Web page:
Extension_Cord wrote:No offense brother, but you are tripping me out.
1. When you use quotation marks around something I posted, thats a quote of what I stated.
2. When I said most schools use the palsgraf tests, that doesn't imply you go to the only school that teaches direct causation. My school does too btw. We also covered the Restatement and other foreseeability theories.
3. I don't know where you got the causation is a limitation on intentional torts, like your trollin right?
4. My multiple statements on proximate cause were that there is no PC in intentional torts therefore there is no ESP in intentional torts, but the results are the same. I said this multiple times, but it always the same statement.
5. Andrews is roughly similar to Andrews. He has his own thing going on that has direct causation involved aswell as foreseeability in a lesser degree.
6. I believed I referenced pages 166 and 10, not 153 and 155 and we weren't discussing andrews theory on proximate cause at the time. We were discussing ESP and intentional torts.
7. I don't believe your teacher would tell you direct causation is the dominate form of PC.
8. I don't understand what you mean by ESP being the first/second one.
1. ok fair enough
2. I was referencing how you said there is only 1 dominant theory. I then mentioned my casebook that is widely used that does not say which is more dominant. It says there are 2 approaches.
3. No. I got that from a direct quote of you. Reading comprehension, brother.
Extension_Cord wrote:My book states the ESP only speaks to the proximate cause. Proximate cause isn't a limitation in intentional torts as far I know.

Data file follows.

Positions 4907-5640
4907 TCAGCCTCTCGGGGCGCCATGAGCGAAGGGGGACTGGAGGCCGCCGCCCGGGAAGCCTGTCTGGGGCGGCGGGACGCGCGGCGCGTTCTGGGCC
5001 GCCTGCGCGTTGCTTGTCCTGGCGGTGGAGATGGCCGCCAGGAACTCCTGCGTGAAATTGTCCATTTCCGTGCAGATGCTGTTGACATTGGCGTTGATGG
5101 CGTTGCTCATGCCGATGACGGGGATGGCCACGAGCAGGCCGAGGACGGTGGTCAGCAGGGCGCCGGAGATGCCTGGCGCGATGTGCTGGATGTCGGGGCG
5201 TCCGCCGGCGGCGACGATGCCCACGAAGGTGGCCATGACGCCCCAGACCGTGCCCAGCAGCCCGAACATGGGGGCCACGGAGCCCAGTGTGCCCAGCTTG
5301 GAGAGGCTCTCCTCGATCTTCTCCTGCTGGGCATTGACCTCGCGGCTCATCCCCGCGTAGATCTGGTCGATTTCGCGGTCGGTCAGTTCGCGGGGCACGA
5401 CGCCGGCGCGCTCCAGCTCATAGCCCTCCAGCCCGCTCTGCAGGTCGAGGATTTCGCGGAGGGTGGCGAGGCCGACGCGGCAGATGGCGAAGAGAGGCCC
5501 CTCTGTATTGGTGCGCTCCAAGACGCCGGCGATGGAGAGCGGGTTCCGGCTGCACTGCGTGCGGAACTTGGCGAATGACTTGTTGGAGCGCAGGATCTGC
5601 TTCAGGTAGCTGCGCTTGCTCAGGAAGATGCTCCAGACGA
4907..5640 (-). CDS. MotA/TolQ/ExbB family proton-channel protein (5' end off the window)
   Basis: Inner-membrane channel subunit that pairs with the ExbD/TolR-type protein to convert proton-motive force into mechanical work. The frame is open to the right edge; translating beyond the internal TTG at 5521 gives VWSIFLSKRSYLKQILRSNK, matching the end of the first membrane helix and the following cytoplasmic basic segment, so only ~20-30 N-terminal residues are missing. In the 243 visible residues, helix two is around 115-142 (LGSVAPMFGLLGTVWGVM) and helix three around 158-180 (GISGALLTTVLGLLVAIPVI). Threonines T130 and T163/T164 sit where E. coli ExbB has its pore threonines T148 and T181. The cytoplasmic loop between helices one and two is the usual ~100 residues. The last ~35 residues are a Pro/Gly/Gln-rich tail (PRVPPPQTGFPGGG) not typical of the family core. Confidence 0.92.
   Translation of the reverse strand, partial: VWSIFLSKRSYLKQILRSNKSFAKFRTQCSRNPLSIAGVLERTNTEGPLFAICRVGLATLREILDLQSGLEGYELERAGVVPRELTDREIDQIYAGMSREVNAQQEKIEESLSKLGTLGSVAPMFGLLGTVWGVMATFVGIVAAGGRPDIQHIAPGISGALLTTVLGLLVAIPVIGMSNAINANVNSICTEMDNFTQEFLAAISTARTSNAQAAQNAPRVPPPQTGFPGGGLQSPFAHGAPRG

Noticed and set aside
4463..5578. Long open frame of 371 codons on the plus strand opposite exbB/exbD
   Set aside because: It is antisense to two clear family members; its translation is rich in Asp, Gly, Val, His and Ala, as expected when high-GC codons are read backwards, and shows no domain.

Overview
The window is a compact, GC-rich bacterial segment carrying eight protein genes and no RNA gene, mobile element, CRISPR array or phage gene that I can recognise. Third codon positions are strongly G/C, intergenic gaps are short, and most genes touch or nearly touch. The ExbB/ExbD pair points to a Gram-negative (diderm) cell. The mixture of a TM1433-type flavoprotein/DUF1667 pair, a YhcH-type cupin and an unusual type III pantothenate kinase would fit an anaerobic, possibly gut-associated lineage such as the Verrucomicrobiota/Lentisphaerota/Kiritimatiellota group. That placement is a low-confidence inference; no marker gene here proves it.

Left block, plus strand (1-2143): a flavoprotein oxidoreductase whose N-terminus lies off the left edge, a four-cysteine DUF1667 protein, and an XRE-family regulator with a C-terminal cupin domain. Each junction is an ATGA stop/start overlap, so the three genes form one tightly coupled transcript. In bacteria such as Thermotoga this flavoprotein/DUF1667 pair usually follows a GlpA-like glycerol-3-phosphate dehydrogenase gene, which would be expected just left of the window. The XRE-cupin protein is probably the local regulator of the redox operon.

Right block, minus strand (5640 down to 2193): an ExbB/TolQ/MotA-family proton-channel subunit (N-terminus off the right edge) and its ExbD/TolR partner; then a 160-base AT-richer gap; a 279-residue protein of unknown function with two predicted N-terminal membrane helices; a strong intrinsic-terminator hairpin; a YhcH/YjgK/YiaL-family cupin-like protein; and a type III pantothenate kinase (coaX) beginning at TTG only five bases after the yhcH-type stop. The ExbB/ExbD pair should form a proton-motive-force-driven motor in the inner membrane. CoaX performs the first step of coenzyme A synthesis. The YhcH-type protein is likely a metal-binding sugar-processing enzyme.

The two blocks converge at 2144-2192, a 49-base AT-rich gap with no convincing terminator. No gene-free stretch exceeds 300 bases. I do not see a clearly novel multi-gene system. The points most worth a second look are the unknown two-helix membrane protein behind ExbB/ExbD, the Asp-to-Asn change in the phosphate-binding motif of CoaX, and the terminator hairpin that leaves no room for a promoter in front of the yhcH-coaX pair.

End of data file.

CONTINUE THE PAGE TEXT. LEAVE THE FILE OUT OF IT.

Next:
4. You're half wrong - there is ESP in intentional torts . Here is the wikipedia, but it puts it in plain english for you. http://en.wikipedia.org/wiki/Eggshell_skull
5&6 go together because that is how I originally mentioned them. On page 153 of Emmanuel's outline (which you referenced earlier so I'm assuming you have it. That is the only reason I even mentioned Emmanuel) it says how Andrews is "roughly similar to direct causation." Yes we were talking about ESP and intentional torts when you mentioned it, but I brought it back up because it was something we could both look at. You mistakenly referenced page 166 when it should have been 155 (unless we have different editions) because that is where ESP is in the causation chapter of Emmanuel. It lists it as 3(a)(i) on page 155. Section 3 is the "Exceptions to the foreseeable-consequences approach" (which makes it seem like direct causation to me).
7. He prefers it for a variety of reasons.
8. See 4 things above. Again, reading comprehension. It was a sentence after exceptions to foreseeability and how I had just referenced page 155.
I'm done with this.